Psychological interventions may have adverse effects in post-traumatic stress disorder

Clinical question: 
How effective are multiple session early psychological interventions for the prevention of post-traumatic stress disorder (PTSD)?
Bottom line: 
The results suggest no psychological intervention can be recommended for routine use following traumatic events, and multiple session interventions, like single session interventions, may have an adverse effect (increased self-report of PTSD symptoms at 3 to 6 months' follow-up) for some individuals. The clear practice implication of this is that, at present, multiple session interventions aimed at all individuals exposed to traumatic events should not be used.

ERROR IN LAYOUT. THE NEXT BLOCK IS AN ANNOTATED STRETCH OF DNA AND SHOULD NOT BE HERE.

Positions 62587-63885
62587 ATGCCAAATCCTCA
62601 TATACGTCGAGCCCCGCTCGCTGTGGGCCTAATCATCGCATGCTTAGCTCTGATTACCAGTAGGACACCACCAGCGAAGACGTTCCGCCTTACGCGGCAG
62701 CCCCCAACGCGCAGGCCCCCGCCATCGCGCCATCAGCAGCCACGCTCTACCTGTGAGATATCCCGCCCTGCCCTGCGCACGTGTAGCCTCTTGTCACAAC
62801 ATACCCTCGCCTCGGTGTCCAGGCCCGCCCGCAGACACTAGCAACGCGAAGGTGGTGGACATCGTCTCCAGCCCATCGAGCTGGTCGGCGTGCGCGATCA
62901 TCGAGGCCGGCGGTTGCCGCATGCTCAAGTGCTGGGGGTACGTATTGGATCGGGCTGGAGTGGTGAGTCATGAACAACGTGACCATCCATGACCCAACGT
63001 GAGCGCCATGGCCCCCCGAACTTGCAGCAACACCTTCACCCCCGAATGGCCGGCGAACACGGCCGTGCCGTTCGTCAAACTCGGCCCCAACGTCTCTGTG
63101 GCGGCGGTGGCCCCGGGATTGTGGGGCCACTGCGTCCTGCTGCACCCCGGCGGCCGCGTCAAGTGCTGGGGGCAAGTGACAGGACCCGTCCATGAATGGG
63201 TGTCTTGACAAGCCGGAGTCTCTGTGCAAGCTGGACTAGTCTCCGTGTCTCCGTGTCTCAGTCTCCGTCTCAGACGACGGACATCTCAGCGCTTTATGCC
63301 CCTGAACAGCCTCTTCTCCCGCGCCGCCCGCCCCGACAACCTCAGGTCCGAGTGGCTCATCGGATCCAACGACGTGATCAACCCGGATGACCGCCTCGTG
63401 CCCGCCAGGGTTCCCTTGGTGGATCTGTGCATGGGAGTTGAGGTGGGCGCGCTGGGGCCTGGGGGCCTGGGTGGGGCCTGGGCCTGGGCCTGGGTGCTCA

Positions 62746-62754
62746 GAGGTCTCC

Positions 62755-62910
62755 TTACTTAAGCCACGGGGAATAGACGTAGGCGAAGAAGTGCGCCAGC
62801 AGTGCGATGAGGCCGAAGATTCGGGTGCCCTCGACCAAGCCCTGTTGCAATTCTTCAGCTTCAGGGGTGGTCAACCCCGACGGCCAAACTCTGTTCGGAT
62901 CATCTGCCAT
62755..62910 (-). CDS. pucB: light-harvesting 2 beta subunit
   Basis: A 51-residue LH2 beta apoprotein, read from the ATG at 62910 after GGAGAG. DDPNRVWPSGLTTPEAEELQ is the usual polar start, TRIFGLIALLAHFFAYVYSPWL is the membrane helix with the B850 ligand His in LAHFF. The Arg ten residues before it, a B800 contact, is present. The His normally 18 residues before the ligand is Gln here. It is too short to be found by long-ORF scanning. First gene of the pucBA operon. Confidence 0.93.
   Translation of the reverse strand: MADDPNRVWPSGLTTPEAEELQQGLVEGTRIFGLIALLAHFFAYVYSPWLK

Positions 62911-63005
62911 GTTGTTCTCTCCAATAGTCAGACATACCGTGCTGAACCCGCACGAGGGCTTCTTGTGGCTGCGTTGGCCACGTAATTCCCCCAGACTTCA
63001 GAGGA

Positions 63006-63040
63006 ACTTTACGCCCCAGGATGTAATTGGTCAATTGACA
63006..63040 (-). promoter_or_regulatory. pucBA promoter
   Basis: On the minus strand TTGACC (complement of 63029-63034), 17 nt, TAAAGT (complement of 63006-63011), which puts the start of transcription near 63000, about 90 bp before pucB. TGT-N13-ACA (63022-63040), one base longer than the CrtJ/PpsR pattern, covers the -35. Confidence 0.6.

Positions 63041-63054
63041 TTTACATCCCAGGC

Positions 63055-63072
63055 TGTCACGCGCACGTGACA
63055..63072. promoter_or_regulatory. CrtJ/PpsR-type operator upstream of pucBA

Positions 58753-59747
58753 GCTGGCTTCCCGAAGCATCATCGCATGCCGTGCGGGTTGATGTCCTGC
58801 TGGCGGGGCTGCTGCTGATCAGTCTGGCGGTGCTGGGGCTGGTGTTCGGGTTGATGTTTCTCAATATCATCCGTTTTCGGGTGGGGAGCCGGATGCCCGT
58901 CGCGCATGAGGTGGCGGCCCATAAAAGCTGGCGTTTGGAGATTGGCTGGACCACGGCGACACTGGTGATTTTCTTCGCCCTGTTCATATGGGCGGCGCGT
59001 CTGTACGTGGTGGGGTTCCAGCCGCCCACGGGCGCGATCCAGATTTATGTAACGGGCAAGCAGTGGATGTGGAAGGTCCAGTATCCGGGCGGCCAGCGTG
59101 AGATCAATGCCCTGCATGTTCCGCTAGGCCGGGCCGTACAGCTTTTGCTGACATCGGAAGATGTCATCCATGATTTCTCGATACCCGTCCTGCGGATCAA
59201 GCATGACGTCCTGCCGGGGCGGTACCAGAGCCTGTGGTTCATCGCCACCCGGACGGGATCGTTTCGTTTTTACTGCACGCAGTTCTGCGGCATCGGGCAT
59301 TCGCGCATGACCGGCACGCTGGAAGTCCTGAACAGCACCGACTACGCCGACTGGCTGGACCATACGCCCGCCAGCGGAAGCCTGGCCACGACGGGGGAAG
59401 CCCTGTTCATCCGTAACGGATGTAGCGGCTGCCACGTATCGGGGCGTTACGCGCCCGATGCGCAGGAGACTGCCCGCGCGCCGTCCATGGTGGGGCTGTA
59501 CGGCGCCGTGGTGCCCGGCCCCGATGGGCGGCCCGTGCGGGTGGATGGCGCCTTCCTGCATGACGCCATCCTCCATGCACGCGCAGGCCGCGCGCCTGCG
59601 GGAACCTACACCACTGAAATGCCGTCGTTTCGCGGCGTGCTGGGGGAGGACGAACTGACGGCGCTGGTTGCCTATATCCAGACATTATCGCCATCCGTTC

The methodological quality of many of the studies included was poor. Many studies did not provide full details of the method of allocation and some bias was considered possible from the descriptions in 7 studies. Many studies did not provide full details of the method of randomisation, and therefore concealment was unclear or inadequate in 8 studies.
The prevention of long term psychological distress following traumatic events is a major concern. Systematic reviews have suggested individual psychological debriefing is not an effective intervention for preventing PTSD. Recently, other forms of preventive intervention have been developed: counselling, cognitive behavioural therapy, memory structuring interventions, critical incident stress debriefing and collaborative care interventions.
Review CD#: 
October, 2009
Authored by: 
Brian R McAvoy